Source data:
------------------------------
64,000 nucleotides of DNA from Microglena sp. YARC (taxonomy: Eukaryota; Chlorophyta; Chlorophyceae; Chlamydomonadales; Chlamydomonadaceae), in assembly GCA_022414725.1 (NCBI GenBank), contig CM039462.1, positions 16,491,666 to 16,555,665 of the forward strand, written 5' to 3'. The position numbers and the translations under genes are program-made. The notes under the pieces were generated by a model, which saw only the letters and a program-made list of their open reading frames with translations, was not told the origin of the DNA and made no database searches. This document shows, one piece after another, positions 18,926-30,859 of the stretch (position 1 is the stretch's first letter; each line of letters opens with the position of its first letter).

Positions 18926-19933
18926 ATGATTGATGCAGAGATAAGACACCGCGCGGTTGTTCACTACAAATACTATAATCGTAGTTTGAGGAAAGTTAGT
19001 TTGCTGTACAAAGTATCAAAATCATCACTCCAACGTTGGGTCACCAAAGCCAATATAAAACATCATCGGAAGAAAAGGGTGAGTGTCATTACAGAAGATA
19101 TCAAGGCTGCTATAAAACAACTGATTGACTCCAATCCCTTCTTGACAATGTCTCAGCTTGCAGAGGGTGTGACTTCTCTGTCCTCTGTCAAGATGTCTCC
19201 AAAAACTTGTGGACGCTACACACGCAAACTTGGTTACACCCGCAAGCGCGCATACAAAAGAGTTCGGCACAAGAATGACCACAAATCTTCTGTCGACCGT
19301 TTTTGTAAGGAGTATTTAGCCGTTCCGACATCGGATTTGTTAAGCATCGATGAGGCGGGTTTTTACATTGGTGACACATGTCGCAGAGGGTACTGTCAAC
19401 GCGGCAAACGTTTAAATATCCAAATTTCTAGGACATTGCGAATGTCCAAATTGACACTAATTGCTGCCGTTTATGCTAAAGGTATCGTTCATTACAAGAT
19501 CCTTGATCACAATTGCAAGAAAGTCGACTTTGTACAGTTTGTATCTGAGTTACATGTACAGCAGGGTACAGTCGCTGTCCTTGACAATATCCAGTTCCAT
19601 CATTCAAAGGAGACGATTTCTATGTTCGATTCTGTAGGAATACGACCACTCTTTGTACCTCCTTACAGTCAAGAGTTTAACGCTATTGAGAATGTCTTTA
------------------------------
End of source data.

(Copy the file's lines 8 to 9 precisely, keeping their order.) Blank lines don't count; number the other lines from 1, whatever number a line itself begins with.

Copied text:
19401 GCGGCAAACGTTTAAATATCCAAATTTCTAGGACATTGCGAATGTCCAAATTGACACTAATTGCTGCCGTTTATGCTAAAGGTATCGTTCATTACAAGAT
19501 CCTTGATCACAATTGCAAGAAAGTCGACTTTGTACAGTTTGTATCTGAGTTACATGTACAGCAGGGTACAGTCGCTGTCCTTGACAATATCCAGTTCCAT